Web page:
Summer construction projects aimed at safer traveling for drivers

The North Dakota Department of Transportation (NDDOT) is always analyzing roads and intersections in an attempt to make them safer for drivers around the state.

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Posted May 23, 2014

By COLE BENZ | Herald Editor | cbenz@countrymedia.net

The North Dakota Department of Transportation (NDDOT) is always analyzing roads and intersections in an attempt to make them safer for drivers around the state.

“We call them safety improvements,” said Jamie Olson, Public Information Officer with the NDDOT.

These safety improvements include some projects slated to begin this summer in, and around the New England area.

Mainly adding turn lanes and widening the road, the projects all have the same purpose, driver safety.

“There’s always some of those things we have our eye on and are ready to do…where we kind of try and enhance the safety at some of these places,” Olson said. “So it’s always kind of an ongoing task.”

According to Olson, there will be turn lanes added both north and south bound at the intersection of highway 21 and highway 22. North, and south bound turn lanes will also be added to the intersection at Elevator road.

Another south bound turn lane will be constructed at the intersection of 12th Street and Highway 22.

But the biggest safety improvement included in the summer project involves the stretch of Highway 21 that borders Slope and Hettinger County.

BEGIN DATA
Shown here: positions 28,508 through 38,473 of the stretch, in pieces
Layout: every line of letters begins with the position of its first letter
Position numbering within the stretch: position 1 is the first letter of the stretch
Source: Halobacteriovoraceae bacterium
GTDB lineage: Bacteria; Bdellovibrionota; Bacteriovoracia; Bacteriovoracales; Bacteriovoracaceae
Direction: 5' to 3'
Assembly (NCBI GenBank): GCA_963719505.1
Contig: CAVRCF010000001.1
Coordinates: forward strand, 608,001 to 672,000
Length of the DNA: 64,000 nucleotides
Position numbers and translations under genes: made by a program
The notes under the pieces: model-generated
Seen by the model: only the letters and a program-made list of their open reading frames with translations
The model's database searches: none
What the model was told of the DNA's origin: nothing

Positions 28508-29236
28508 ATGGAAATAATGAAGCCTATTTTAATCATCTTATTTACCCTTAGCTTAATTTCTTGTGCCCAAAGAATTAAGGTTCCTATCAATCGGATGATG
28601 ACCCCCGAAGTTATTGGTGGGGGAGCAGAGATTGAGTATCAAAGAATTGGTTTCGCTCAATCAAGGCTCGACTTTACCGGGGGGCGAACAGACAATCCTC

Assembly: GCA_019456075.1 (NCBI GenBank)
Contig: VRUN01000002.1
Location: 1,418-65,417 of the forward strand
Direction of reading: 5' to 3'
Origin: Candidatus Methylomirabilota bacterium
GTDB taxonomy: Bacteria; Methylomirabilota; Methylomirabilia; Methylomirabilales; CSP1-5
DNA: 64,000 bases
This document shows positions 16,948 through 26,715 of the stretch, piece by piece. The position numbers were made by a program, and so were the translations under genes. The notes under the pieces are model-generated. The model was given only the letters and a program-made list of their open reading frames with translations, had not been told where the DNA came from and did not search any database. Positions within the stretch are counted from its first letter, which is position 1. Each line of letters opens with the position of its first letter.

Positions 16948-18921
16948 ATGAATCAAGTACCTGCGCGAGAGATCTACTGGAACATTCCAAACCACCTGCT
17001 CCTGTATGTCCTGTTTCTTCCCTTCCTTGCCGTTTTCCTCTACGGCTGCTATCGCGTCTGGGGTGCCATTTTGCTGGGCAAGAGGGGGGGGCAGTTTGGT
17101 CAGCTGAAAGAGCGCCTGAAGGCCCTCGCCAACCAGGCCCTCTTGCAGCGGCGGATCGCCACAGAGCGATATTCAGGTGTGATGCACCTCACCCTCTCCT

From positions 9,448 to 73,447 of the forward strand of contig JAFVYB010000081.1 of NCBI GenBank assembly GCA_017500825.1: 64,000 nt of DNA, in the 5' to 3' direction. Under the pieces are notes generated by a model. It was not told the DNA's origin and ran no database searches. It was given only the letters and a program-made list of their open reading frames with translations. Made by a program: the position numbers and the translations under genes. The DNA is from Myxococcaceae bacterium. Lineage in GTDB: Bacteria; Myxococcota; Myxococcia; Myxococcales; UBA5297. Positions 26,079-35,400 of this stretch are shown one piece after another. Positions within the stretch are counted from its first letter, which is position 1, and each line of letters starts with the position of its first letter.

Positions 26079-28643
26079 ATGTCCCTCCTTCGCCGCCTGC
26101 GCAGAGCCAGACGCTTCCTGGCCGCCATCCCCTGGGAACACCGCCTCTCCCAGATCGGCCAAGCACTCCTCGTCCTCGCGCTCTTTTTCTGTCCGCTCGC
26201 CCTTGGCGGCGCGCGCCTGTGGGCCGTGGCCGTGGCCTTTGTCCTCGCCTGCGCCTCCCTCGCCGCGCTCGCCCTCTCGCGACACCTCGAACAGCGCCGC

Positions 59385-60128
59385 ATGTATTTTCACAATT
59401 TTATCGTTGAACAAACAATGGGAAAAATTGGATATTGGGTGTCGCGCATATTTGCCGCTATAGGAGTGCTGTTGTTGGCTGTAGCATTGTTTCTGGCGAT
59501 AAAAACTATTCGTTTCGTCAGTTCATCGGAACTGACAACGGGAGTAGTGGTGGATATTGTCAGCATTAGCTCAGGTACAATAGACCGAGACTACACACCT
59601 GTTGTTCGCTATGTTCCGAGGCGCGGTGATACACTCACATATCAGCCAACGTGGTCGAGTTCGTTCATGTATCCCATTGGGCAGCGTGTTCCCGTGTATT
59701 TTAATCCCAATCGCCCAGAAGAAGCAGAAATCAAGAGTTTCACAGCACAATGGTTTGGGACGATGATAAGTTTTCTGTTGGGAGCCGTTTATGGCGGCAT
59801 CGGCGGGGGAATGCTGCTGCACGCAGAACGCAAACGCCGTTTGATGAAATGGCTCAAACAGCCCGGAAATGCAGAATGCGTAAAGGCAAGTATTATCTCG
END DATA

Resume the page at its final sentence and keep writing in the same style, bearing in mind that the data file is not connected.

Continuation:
This piece of road has a very defined s-curve that has been hazardous for drivers for quite some time.

“We’ve had some major accidents out there over the last eight years that I’ve been on,” said Sarah Warner, Hettinger County Sheriff. “I think it’s going to improve safety out there.”

Heading up the project is local Schwartz Construction.

The start of the construction was going to be the beginning of June, but because of some delays with the weather and when the bid was awarded, they are aiming for mid-June.

“Our target is June 2nd…but it’s probably going to be closer to the 15th of June, or the middle of June,” said Randy Schwartz, owner and operator of Schwartz Construction.

The project will be about a two-month process and cut the sharpness of the curvature down.

“The curve will be straightened out substantially,” Schwartz said. “There will still be a curve there but it’s not going to be as sharp.”

According to Schwartz “it’ll be a safer curve.”

The construction will hasten traffic flow on that stretch of road, but it won’t be completely shut down to travelers.

“There will always going to be one lane open,” Schwartz said.

In an effort to ease traffic flow Schwartz indicated the implementation of pilot cars to guide drivers safely through the construction zone.

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